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    Middle East
     May 14, 2010
Cool G-15 heads take the heat
By Kaveh L Afrasiabi

TEHRAN - Cavalcades for eight presidents and more than a dozen foreign ministers may raise tensions among Tehran's drivers, yet their presence in the city for a Group of 15 summit throws cold water on the West's sizzling criticism of Iran.

The summit is both politically and globally timely as the United States and its Western allies do their best to isolate Iran at the nuclear Non-Proliferation Treaty (NPT) review conference in New York (May 3-28). They are counting on serious divisions within the 118-nation Non-Aligned Movement (NAM) as a prelude to applying more pressure at the meeting of the ''Iran Six'' nations next month over the nuclear standoff with Tehran, with a view to applying more sanctions on the country over its nuclear-enrichment program.

That India, Brazil, Argentina, Indonesia and Nigeria will be represented at the highest level at the May 15-17 conference will


likely boost Iran's bargaining position at the ongoing discussions in New York, where the NAM, led by Egypt, has already focused the spotlight on Israel's nuclear program. The Tehran meeting also provides a chance to gather momentum against a Western "sanctions strategy" that discourages foreign direct investment (FDI) in Iran, in light of initiatives aimed at bolstering "south-south" direct investment.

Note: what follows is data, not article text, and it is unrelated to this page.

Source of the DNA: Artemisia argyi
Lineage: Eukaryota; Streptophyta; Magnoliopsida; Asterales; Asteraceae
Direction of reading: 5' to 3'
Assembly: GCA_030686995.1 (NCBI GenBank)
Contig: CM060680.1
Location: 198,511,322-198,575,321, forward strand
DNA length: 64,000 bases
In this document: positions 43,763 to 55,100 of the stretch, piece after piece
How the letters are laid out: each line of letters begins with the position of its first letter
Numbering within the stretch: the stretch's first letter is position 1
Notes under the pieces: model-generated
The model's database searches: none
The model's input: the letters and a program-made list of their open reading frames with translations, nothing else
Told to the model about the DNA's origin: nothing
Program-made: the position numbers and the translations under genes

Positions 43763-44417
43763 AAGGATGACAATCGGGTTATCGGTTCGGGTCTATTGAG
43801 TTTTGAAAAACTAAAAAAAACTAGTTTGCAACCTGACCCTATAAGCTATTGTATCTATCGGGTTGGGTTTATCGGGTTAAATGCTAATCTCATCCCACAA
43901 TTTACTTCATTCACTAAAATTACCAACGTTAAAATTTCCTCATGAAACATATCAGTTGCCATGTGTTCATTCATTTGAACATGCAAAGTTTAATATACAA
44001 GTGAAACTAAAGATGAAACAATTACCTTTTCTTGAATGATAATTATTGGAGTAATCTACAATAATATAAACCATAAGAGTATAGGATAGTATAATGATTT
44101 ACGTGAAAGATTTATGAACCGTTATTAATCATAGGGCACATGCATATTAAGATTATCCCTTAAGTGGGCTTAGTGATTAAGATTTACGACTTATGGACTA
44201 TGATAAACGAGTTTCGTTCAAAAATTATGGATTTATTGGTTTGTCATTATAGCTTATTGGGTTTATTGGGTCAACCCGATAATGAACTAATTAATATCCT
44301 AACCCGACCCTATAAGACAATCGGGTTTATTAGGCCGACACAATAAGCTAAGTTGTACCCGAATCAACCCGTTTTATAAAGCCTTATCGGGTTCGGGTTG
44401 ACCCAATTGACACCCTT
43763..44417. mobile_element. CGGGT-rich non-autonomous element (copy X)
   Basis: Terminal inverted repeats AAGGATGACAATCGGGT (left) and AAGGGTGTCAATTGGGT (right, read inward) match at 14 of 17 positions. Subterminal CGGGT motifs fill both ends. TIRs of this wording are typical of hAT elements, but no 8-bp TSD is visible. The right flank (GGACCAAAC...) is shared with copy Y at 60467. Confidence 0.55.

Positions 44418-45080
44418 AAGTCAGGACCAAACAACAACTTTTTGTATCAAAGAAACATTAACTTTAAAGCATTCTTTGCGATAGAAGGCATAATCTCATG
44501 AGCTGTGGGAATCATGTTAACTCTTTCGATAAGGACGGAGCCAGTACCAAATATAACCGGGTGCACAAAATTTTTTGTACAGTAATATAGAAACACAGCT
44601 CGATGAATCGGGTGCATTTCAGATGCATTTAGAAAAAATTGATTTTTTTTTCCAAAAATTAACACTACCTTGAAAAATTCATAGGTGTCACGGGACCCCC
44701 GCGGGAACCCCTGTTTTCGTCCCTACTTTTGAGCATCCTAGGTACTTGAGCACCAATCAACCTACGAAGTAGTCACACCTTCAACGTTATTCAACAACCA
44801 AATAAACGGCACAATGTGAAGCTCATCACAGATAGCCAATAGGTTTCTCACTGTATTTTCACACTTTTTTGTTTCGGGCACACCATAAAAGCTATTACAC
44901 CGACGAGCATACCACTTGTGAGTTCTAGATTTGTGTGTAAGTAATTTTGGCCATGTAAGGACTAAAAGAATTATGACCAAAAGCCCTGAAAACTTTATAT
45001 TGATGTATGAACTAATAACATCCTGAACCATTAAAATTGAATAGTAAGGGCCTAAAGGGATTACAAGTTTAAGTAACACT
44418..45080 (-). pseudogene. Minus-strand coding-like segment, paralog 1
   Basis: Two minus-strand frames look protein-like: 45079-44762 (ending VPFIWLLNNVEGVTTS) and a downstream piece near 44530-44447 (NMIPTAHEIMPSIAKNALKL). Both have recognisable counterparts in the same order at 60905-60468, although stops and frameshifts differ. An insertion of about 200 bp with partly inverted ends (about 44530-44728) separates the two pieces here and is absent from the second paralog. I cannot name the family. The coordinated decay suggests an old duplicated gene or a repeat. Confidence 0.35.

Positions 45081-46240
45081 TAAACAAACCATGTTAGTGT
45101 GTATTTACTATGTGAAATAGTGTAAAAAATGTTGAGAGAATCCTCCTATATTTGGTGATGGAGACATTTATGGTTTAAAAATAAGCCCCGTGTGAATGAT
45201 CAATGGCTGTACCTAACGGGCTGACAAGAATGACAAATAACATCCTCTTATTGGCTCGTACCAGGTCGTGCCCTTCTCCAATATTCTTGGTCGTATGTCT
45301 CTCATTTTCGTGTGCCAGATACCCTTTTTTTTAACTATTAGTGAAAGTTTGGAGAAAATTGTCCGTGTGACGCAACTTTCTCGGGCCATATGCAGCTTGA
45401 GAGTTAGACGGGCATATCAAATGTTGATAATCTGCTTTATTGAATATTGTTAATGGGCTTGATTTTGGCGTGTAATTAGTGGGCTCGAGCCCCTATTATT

"This summit focuses on improving south-south cooperation, addressing global inequities and assessing the impact of global economic recovery on developing nations," says a professor of political science at Tehran University.

Brazilian President Luiz Inacio Lula da Silva's attendance may mean that Iran and Brazil are "getting closer on the nuclear fuel deal", according to the professor. Both countries have been talking about the possibility of Brazil assisting with the a Tehran nuclear reactor that provides radioisotopes for hundreds of Iranian hospitals.

Aside from the nuclear issue, the measure of a successful summit for Iran would be the extent to which it culminates in greater capital inflows from other G-15 countries, such as India, Brazil, Venezuela and Malaysia, many of whom act as both recipients as well as sources of FDI.

Iran's foreign economic policy under President Mahmud Ahmadinejad has already brought tangible dividends in terms of greater investment by G-15 countries. Investments by Indian companies OVL, Oil India and IOC in the development of the Farsi oil and gas blocks as well as the South Pars Gas field in Iran are cases in point.

Tata Steel has invested in steel plants, while Indian public-sector companies like Rites and Ircon helped develop the Chahbahar container terminal project in southwest Iran. Among other countries, Venezuela has also invested some $760 million in Iran's South Part oil fields and $700 million in a joint petrochemical project in Assaluyeh.

Still, despite tangible evidence of progress in Iran's "south-south" cooperation, Tehran's overall trade with partners in the G-15 bloc stands at about 6% of its global trade, with India its biggest trading partner. Last year, Iran's imports from the G-15 comprised about 11% of the nation's total imports. Tehran's relations with the governments of the G-15 nations vary, in light of its relatively small trade with Algeria, Jamaica, Nigeria and Senegal, compared with growing ties to Brazil, Malaysia and a few others.